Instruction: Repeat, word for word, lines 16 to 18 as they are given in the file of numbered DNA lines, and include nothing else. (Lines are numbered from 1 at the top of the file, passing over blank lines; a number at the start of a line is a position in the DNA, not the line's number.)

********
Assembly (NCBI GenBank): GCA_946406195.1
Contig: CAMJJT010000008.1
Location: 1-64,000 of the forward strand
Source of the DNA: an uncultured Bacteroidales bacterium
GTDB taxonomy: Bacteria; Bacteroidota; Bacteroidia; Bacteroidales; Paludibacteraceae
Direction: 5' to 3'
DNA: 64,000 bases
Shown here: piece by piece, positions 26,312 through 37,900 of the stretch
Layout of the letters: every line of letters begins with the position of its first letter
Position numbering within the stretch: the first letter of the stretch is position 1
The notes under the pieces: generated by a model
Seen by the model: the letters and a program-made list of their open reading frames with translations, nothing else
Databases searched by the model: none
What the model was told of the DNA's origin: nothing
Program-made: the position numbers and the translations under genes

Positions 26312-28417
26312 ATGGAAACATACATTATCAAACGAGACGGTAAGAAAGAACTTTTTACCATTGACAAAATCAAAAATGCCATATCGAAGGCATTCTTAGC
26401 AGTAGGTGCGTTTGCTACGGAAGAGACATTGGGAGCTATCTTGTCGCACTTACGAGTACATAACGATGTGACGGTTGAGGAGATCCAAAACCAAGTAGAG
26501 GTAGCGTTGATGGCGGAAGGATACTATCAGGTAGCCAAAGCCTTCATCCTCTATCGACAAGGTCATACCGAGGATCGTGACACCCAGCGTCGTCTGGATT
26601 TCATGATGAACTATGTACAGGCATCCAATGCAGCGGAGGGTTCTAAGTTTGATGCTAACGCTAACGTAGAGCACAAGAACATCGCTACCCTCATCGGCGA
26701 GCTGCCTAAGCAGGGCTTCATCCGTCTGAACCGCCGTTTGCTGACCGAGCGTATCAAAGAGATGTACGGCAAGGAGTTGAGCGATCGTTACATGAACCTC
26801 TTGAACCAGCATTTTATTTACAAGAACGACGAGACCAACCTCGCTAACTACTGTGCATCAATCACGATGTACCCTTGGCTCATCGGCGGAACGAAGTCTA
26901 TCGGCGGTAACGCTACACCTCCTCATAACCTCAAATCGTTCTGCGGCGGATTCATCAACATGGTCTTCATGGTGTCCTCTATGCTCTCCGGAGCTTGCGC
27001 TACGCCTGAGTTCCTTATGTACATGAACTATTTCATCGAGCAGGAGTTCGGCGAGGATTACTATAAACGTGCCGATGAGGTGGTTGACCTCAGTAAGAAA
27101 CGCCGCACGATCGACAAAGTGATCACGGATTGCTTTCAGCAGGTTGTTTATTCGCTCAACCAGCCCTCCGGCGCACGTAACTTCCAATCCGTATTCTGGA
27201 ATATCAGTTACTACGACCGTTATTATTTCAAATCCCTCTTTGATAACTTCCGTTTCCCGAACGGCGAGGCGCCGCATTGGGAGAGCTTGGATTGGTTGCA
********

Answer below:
Positions 26312-28417
26312 ATGGAAACATACATTATCAAACGAGACGGTAAGAAAGAACTTTTTACCATTGACAAAATCAAAAATGCCATATCGAAGGCATTCTTAGC
26401 AGTAGGTGCGTTTGCTACGGAAGAGACATTGGGAGCTATCTTGTCGCACTTACGAGTACATAACGATGTGACGGTTGAGGAGATCCAAAACCAAGTAGAG